CHICAGO — With one in 10 people in the United States living in poverty and with many working people unable to afford the essentials they need to stay healthy, the American Medical Association (AMA) today adopted a policy at the annual meeting of its House of Delegates affirming that poverty is detrimental to health and advocating for federal, state and local minimum wage policies that include plans to adjust wage levels in the future to keep pace with inflation.
The AMA also affirmed that minimum wage policies should be consistent with the AMA principle that the highest attainable standard of health is a fundamental human right and that optimizing the social determinants of health is an ethical obligation of civil society.
“Put simply, reducing poverty improves health,” said David H. Aizuss, MD, AMA Trustee. “The COVID-19 pandemic has created a simultaneous economic and public health crisis that has exposed and exacerbated access to care and other social inequalities. Not only has the pandemic had a disproportionate impact on minority and marginalized communities, but economic insecurity, housing insecurity and food insecurity have weighed disproportionately on communities of color and other historically marginalized populations – all of which underscores with startling relief that low-income people have poorer health outcomes Too many people are working full-time jobs – sometimes more than one job – and are unable to exceed poverty wages This needs to change.
The current federal minimum wage of $7.25 per hour translates to an annual wage of $15,080, if you work 40 hours per week for all 52 weeks of the year. Workers trying to support a family on the federal minimum wage are eligible for federal poverty assistance. Currently, full-time work at the federal minimum wage rate is insufficient for a single parent to support a single child above the federal poverty level, but in 1968 the federal minimum wage was sufficient to maintain a family of three out of poverty. Moreover, the decline in the value of the minimum wage has proven to be the primary driver of growing inequality between low-wage and middle-wage workers since the late 1970s. In contrast, a federal minimum wage of 15 dollars an hour is expected to increase the family income of 14.4 million children, nearly one-fifth of all American children.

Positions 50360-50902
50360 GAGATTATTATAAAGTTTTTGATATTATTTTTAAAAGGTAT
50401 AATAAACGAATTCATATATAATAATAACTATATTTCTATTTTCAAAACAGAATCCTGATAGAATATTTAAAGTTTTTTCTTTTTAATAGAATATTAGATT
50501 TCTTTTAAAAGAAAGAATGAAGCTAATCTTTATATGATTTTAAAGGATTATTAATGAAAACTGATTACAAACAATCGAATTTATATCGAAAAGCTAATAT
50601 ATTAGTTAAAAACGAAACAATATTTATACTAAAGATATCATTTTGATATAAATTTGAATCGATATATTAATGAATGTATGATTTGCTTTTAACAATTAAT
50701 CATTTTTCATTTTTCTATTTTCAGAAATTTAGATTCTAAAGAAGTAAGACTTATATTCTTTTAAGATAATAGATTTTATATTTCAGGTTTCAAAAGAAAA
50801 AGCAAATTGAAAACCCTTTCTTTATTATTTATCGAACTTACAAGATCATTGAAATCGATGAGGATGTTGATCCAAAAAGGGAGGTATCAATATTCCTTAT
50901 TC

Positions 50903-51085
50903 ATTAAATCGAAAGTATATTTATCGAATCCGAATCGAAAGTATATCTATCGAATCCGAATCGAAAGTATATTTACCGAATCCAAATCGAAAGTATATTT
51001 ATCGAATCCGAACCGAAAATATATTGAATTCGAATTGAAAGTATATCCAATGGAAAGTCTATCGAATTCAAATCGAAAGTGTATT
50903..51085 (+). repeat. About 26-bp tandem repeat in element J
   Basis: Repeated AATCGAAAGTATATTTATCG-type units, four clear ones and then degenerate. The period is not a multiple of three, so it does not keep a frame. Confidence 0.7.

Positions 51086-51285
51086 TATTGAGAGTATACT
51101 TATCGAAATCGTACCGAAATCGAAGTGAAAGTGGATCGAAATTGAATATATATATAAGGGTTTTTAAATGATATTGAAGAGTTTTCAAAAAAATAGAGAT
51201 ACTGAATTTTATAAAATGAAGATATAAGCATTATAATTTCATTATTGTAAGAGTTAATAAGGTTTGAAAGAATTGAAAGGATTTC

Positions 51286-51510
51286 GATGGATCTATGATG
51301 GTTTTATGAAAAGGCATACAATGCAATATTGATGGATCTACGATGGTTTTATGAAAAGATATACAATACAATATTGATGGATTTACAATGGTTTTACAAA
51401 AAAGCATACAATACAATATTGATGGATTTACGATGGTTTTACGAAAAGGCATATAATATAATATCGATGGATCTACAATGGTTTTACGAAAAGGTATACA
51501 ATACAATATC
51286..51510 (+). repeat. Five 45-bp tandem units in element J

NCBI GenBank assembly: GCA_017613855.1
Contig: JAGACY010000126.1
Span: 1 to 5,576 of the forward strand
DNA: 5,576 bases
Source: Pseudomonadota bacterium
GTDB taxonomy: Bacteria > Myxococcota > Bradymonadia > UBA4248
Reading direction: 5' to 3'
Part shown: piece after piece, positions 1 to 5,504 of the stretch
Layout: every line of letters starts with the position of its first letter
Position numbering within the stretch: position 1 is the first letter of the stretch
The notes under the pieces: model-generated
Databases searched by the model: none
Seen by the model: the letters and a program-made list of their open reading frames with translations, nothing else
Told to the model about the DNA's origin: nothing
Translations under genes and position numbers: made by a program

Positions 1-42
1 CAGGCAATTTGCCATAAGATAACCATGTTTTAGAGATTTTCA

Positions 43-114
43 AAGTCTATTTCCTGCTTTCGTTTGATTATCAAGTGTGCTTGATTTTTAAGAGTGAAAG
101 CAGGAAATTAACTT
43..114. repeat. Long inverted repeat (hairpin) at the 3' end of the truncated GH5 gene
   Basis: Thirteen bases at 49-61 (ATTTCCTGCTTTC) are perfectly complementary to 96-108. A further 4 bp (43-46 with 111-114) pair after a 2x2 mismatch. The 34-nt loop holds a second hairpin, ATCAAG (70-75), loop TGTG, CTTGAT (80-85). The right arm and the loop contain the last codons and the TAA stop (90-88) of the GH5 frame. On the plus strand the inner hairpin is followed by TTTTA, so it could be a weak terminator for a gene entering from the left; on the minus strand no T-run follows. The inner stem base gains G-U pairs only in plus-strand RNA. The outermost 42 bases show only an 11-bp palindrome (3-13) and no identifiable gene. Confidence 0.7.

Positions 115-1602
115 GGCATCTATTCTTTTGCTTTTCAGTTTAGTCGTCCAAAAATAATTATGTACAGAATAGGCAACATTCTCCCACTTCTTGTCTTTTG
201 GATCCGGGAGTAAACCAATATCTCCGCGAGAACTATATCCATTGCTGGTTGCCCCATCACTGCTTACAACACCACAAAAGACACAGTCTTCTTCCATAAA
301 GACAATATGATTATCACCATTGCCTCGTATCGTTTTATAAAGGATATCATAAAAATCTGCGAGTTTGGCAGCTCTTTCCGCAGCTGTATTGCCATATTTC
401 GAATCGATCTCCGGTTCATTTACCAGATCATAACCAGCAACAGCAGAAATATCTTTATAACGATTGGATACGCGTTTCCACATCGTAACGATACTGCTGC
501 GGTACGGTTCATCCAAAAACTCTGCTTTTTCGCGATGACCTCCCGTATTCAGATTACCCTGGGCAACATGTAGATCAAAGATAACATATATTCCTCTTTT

Poverty exacerbates health inequalities because women and people from racial and ethnic groups are more likely to earn low wages. Black and Hispanic individuals and families are specifically disproportionately represented among minimum wage workers. In addition, studies have shown that populations with high and growing income inequality are associated with shorter life expectancy, higher rates of infant mortality, obesity, mental illness, homicide, and other measures in relation to populations whose distribution of income is more equitable. A large body of research on wages, incomes and health shows that policy interventions aimed at increasing the incomes of low-income populations will improve both economic measures (increased income equality and economic security) and health measures (lower mortality rates, improved health status, reduced health inequalities and reduced overall health care costs).
About 88% of minimum wage workers in the United States are over the age of 20, and the average age is 35.7. Based on 2019 data, about 48% of people earning at or below the federal minimum wage have a college education, nearly 67% are women, and about 45% work full-time. Most workers are in restaurant occupations (55%), with many others working in sales and related occupations (8.5%) or personal care and services (6.6%). About 28% of low-wage workers have children, putting many children at risk of living in poverty. The researchers estimated that there would be 2,790 fewer low birth weight births and 518 fewer post-neonatal deaths per year if all states increased the minimum wage by one dollar.